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2000 holes drilled in head!

Forget the hairdressers. When Amie Cameron, 23, from Brighton, was looking for a mew hairstyle, only a man with a scalpel could help.

As the wind whipped my hair across my face, I felt a drop of rain on my forehead, and my stomach churned. ‘Please God, not now,’ I whispered, rummaging desperately in my bag for my brolly as the sky turned black.

Too late. Rain came pelting down on my dark brown, shoulder-length hair, making me wish the ground would swallow me up. But I wasn’t worried about my hair getting caught in my lipgloss or going frizzy in the damp. If only. I had an embarrassing secret. One I spent hours each morning trying to hide. And it only took the smallest gust of wind or a few drops of rain to reveal it. I was bald.

Not completely bald, so my head was shiny all over. Instead, I had two big, ugly bald patches. One was an inch wide and ran across the front of my head. The other was a big stripe that stretched right along the middle. If I styled my hair in a certain way, I could just about hide it. But now, as I caught a glimpse of my huge bald patch in a shop window, I choked back the tears.

It had all started back in 1995, when I’d had terrible pains in my right ankle. At Rotherham General Hospital, South Yorkshire, a scan had revealed a tumour on my spine that was pushing on my nerves and causing the pain. I’d had surgery to remove it and life had gone back to normal. Until two years on, when cancer had returned to my spine and brain. ‘You’ll need chemotherapy to get rid of it,’ the doctor had explained. I’d been horrified. I didn’t know much about cancer, but I knew chemo would make me go bald.

By then, I was a typical 14-year-old, who loved brushing her hair, wearing pretty clips and bobbles. Losing my hair had felt like the worse thing in the world. ‘I can’t lose my hair,’ I’d sobbed to my mum, Sharon, 52, holding on to my long, dark ponytail. ‘Please, Mum.’ ‘Maybe you won’t,’ she’d said, cuddling me. But she’d been wrong. After the first chemo session, my hair had started dropping out. By the time I’d had radiotherapy as well, I’d gone completely bald. I got a wig, but it was itchy and kept slipping off, so then I’d tried knitted hats instead.

The treatment didn’t get rid of the tumours, but it did shrink them and stop them growing. So, with that behind me and my hair growing back, I couldn’t wait to be normal again. Only it wasn’t that simple. As my hair had grown back, I’d looked in the mirror one day, and noticed something that made me burst into tears. ‘I’ve got bald patches,’ I’d cried to Mum, staring at them. ‘They don’t look that bad,’ she’d said kindly. But deep down, I knew they looked awful. So that’s when I’d started the ritual of brushing my hair for hours every morning to try to cover them.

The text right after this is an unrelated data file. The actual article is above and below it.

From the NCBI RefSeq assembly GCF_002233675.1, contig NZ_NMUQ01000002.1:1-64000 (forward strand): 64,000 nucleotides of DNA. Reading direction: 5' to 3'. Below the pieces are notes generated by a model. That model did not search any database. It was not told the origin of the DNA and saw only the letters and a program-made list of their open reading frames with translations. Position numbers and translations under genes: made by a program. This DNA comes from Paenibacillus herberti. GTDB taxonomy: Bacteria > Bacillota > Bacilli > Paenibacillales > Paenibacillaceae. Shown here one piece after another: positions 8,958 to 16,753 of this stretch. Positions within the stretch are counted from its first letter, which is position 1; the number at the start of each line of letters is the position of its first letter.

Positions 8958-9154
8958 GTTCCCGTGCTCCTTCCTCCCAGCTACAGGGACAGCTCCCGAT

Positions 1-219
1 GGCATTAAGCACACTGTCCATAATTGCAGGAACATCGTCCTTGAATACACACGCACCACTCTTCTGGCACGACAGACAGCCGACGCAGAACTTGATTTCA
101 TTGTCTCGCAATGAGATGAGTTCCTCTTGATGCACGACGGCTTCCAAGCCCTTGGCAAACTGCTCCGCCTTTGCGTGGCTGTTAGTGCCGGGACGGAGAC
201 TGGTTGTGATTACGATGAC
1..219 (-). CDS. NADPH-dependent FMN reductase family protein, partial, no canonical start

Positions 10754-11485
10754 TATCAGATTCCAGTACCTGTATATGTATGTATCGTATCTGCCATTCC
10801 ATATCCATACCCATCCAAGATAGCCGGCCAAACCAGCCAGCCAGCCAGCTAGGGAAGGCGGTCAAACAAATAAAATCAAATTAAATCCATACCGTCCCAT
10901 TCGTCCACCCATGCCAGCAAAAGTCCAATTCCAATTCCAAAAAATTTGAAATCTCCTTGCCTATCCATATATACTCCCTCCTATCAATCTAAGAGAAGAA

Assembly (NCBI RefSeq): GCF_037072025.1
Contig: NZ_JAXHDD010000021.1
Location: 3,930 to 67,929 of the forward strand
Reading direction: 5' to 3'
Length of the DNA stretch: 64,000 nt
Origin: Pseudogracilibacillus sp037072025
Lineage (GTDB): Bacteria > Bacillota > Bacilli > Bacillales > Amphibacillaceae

And now, years later, as a nursing student at Huddersfield University, I still couldn’t get out of my daily ritual. Some days, I’d cope. But today hadn’t been a good one. And after seeing my bald patches in the shop window, I felt more like a freak than ever. No one will ever fancy me, I thought that night, sobbing into my pillow. I’ll never get a boyfriend or look normal. If only someone could wave a wand and make the patches go away. Was someone listening? I don’t honestly think so. But a huge coincidence was about to happen.

The next morning, Mum rang. ‘I saw a programme on the telly last night,’ she said excitedly. ‘It might stop you being bald.’ I’d learned from experience not to get too excited, but I couldn’t help feeling a little flutter of hope. ‘It’s worth a shot,’ I replied. At my next appointment with my consultant, in early 2006, Mum asked about the new hair weave technique she’d seen on the programme. The consultant referred me to a dermatologist at the Royal Hallamshire Hospital, Sheffield.